8 Bayard et al. (1999) estimate wage differences by gender and ethnicity with respect to different jobs, occupations, establishment and industries in the U.S labour market. Constructing the New Workers-Establishment Characteristics Database (NWECD) by combining the 1990 Sample Detailed File (SDF) and the 1990 Standard Statistical Establishment List (SSEL), they mainly find that the wage gap between Hispanics and Whites is due to the wage gap between Hispanic-White men. Similarly, the wage gap between Blacks and Whites is largely due to the wage gap between black and white men. They conclude that ethnic wage gap is more severe for men than for women. As a whole, they consider these results as segregation, which can be the important factor for explaining the lower wages for black and Hispanic men in relative to white men. Now turning to Canada, Christofides and Swidinsky (1994) identify wage disadvantages by gender and visible minority status. Their data come from 1989 Labour Market Activity Survey. They find that there are significant effects of gender and race on wages. By applying a decomposition methodology, they find that, on average, less than 30 percent of productivityrelated characteristics can explain the wage gaps. The unexplained part can be caused by discrimination in the labour market. Visible minority females earn 45.8, 13.4 and 9.4 percent less respectively than white males, visible minority males and white females. Particularly, around 70 percent of the wage gap between white males and visible minority females cannot be explained by productivity-related characteristics. The unexplained part can be attributed to the type of work (full-time as opposed to part-time) and the immigrant status. Males who belong to a visible minority earn 28.5 percent less than white males. There is also more than 70 percent of the wage gap that cannot be explained by productivity-related characteristics. Those wage disadvantages 7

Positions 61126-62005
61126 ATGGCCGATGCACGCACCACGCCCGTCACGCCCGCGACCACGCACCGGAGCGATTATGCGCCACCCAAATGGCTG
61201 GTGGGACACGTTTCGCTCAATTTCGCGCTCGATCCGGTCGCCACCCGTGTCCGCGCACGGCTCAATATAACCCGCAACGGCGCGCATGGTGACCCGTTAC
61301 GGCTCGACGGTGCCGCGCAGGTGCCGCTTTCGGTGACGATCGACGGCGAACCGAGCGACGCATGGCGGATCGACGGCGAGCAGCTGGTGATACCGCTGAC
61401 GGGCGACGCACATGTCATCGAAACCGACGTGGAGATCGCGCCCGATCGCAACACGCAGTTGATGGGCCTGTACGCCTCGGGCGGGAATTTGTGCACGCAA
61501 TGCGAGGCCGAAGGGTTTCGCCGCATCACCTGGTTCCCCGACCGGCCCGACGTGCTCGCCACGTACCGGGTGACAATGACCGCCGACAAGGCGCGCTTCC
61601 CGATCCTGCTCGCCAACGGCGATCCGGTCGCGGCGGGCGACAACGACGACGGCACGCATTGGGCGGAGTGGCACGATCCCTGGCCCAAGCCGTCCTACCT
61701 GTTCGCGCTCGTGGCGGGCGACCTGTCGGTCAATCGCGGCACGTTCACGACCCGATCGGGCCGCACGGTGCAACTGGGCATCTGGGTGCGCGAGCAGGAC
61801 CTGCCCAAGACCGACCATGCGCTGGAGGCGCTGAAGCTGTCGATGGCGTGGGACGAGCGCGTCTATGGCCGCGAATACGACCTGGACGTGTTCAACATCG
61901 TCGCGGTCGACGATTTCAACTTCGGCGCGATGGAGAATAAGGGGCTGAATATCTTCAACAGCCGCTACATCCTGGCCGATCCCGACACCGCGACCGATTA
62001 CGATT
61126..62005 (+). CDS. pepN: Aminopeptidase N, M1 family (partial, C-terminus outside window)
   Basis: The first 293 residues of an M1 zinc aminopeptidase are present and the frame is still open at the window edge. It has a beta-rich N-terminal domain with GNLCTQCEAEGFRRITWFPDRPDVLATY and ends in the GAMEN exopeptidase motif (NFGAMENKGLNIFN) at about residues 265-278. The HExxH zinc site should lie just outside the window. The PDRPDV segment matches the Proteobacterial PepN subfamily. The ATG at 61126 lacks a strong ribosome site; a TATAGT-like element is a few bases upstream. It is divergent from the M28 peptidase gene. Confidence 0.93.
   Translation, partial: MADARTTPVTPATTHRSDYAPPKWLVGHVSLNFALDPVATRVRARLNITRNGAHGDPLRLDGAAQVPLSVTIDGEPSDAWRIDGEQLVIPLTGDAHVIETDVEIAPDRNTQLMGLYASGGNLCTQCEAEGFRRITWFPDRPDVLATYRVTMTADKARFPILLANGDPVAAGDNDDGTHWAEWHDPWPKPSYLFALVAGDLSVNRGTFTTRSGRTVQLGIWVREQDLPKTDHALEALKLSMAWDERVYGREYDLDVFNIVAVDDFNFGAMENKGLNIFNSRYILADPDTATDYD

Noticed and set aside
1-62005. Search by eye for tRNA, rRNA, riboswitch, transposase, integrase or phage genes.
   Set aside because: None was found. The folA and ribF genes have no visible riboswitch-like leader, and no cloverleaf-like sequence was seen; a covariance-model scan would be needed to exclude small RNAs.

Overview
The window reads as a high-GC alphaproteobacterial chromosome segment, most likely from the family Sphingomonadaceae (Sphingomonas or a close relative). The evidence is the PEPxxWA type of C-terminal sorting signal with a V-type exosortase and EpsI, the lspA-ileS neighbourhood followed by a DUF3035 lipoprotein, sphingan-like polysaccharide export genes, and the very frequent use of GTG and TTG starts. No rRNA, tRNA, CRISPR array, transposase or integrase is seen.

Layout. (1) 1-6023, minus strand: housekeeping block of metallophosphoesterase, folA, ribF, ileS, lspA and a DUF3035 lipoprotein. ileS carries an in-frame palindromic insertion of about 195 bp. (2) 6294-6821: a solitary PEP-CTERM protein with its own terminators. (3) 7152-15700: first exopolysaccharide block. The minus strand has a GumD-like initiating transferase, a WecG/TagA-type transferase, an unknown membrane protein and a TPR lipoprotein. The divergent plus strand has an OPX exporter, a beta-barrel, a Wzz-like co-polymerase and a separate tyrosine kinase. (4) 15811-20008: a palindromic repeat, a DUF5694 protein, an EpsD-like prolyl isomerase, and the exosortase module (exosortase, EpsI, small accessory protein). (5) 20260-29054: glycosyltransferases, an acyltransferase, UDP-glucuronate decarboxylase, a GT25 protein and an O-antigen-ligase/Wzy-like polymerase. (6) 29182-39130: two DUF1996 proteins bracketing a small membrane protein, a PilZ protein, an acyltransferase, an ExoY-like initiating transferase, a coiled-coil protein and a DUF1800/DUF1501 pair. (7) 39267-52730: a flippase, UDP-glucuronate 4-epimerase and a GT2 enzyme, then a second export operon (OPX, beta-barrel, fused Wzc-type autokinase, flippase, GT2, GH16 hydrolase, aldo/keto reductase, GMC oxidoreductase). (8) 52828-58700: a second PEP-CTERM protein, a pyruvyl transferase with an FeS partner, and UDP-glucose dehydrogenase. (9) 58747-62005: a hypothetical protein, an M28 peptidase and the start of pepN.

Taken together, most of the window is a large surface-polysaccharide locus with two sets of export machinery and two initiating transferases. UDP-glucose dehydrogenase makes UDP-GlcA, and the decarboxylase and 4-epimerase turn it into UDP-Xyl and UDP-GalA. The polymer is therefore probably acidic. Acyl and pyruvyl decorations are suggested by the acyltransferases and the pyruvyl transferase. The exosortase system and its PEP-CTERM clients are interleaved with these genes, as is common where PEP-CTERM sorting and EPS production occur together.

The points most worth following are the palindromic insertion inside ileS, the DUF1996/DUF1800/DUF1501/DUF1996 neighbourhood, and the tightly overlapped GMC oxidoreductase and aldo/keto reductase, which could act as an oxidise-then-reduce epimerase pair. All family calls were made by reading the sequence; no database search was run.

9 are quite similar to those for females. However, the unexplained part can be attributed to different compensation system for education attainment, union status and immigrant status. Hum and Simpson (1999) present a social issue that economic opportunities differ substantially among different ethnic groups. They analyze the wage gaps among different visible minorities by using the Survey of Labour and Income Dynamics (SLID). After dividing the visible minority population into six groups, they find that for people born in Canada, black men, Indo-Pakistani men, Chinese men and non-chinese Oriental men earn respectively 19 percent, 13 percent, 12 percent, and 16 percent less than non-visible minority men. For foreign-born men, the visible minority groups still show wage disadvantages in comparison to foreign-born men who do not belong to visible minorities. Furthermore, the human capital variables (education and work experience) are not significant in that case, which means that foreign education and foreign work experience do not play important roles in explaining wage gaps. Swidinsky and Swidinsky (2002) use data from the 1996 Census PUMF to examine the weekly wage gaps between immigrant and Canadian-born visible minorities. Basically, the results show that the wage disadvantages for visible minority immigrant men are more severe than those for white immigrant men. However, the wage deficits are quite small for Canadianborn visible minority men and immigrant women, but the wage deficits are significant for Blacks. Moreover, Canadian-born women are more likely to have higher wages. Specifically, there is evidence of wage discrimination for black visible minority men, but not for Canadianborn visible minority women. They also investigate the impact of age at immigration, working experience and schooling on wages. They find that the younger the visible minority men immigrants arrive in Canada, the more likely it is for them to get high paid jobs. Work experience outside Canada for older visible minority immigrants is relatively depreciated, but 8